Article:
Ancient alloy goes nano
Brass has been known to man since prehistoric times; now scientists in Germany have isolated the first molecular example of the copper–zinc alloy.1
The chemistry of solid state alloys is well established, yet understanding why different alloys possess particular properties is a greater challenge. Using a bottom-up approach, scientists aim to build intermetallic materials from the smallest available components, and identify boundaries where molecular properties meet bulk material properties. Constructing molecular clusters which mimic such materials is a step in this direction, providing fundamental insights into the chemical bonding of the target materials.
The challenge in synthesising such materials lies in finding the right precursor components, explains Roland Fischer: ‘from a thermodynamic point of view this should all be possible, but how do we make it? The art is in finding the right entry door down the right pathway.’ Complexes bearing metal–metal bonds between first-row transition metals remain exceptionally rare, owing to weak bonding interactions as a result of poor d orbital overlap between the small metal centres. Exploiting a low valent organometallic zinc compound,2 in combination with a cleverly selected isonitrile-functionalised copper complex, Fischer and co-workers from Ruhr University Bochum, Germany now report the unprecedented isolation of a ligand protected copper–zinc cluster. What’s more, this Cu4Zn4 complex features the first molecular example of an unsupported copper–zinc cluster covalent bond.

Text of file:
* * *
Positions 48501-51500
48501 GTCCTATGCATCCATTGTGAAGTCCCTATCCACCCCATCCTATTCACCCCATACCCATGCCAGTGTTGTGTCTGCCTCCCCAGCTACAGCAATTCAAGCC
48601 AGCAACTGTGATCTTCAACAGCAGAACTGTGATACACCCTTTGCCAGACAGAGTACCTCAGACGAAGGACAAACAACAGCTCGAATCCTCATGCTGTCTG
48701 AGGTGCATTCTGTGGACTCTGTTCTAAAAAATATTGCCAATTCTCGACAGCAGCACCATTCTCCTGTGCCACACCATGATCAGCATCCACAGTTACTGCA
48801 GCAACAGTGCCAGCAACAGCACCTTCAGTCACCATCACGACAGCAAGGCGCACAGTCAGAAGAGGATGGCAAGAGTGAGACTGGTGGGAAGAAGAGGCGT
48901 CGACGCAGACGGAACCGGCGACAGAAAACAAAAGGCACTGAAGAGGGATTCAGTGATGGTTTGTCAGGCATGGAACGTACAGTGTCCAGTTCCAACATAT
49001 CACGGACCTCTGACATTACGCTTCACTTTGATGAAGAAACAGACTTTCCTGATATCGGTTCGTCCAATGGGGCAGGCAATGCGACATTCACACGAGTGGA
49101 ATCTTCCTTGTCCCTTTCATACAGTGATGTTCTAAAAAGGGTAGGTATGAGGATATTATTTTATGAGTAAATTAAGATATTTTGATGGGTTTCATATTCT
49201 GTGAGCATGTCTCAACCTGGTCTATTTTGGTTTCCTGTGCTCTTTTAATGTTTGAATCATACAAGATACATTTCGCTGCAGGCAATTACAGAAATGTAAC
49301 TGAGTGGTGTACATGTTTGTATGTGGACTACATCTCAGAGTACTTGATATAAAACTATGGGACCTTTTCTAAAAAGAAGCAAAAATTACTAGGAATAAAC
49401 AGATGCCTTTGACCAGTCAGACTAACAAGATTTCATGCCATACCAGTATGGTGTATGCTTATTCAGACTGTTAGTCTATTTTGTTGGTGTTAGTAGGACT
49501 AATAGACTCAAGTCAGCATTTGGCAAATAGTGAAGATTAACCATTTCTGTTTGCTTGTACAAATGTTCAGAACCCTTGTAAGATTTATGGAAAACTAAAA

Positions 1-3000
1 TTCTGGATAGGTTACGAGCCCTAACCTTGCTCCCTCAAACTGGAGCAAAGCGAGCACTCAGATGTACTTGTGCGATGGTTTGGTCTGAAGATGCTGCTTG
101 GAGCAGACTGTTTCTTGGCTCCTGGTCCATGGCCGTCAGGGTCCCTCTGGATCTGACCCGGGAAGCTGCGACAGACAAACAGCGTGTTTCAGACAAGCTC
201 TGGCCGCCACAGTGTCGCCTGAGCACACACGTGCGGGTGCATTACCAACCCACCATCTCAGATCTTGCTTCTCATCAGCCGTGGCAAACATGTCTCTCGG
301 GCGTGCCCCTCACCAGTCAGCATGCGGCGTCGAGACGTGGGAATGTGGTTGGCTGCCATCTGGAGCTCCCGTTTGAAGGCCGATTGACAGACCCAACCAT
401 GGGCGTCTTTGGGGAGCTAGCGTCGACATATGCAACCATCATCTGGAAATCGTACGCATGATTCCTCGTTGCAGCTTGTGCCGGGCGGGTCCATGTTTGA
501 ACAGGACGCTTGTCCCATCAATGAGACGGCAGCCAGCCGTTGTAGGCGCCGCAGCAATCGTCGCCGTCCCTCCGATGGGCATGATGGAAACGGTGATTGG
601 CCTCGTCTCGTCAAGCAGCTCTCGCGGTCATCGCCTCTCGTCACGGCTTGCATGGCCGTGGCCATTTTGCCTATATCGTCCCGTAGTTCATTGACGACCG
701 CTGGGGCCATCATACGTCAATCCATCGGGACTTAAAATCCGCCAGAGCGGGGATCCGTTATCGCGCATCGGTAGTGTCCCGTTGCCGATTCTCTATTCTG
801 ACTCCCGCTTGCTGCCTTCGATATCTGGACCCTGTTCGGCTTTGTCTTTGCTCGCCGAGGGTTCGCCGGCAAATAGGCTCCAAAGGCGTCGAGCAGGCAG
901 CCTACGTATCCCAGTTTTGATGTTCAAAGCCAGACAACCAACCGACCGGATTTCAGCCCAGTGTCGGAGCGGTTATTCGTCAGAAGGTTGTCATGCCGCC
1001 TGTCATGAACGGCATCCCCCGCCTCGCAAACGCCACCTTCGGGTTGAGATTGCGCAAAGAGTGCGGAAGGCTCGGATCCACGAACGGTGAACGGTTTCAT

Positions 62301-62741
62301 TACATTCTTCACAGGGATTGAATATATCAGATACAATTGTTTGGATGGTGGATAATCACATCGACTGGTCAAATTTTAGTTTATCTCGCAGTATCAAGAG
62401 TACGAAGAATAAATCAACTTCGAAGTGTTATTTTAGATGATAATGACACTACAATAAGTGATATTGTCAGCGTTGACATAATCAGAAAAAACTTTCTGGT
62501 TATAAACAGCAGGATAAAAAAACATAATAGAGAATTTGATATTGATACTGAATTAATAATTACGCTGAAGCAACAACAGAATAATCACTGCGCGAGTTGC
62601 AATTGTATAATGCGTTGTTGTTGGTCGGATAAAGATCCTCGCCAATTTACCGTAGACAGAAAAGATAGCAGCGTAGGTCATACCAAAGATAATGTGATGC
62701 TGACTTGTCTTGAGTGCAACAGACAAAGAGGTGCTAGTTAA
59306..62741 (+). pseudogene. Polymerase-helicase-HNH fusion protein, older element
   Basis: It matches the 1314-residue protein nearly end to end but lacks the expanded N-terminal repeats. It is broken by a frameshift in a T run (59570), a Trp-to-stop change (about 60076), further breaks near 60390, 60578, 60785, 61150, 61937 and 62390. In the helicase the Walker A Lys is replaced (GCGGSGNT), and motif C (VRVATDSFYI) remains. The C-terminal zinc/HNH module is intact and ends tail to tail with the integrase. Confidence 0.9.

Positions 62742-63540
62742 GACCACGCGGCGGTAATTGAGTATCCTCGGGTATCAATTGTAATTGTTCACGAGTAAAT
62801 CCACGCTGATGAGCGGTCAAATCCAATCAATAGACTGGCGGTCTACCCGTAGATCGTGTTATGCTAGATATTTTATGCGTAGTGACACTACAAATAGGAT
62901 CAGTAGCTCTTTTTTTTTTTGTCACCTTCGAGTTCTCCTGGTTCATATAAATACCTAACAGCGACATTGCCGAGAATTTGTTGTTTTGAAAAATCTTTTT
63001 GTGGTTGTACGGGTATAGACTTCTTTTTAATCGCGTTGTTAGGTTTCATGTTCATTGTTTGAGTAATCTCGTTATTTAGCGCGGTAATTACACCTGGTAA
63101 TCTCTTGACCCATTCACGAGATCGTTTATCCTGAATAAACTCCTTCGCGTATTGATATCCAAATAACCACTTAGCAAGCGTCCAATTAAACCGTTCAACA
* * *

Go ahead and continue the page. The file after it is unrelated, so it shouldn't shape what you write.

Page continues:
The cluster comprises a tetrahedral arrangement of four copper atoms, where each face of the tetrahedron is capped with a zinc atom, giving rise to an outer zinc tetrahedron. In fact, the very inverse of this Cu4Zn4 tetrahedral star is found at the core of a well-known phase of the alloy, γ-brass, where an outer Cu4 tetrahedron surrounds an inner Zn4 tetrahedron. ‘Of most interest is that the core resembles a well-defined cut out of the structure of γ-brass, or more simply put, a piece of brass coated with ligands,’ says Cameron Jones, an organometallic expert from Monash University in Melbourne, Australia.
‘We are so happy to be able to show that there is a structural relationship between our molecule and the structural principles of the intermetallics’, says Fischer. ‘Now our Mount Everest is to find the right components to mimic systems which are known to possess advantageous catalytic properties, and explore a whole area of untouched ground with respect to the reactivities of such compounds.’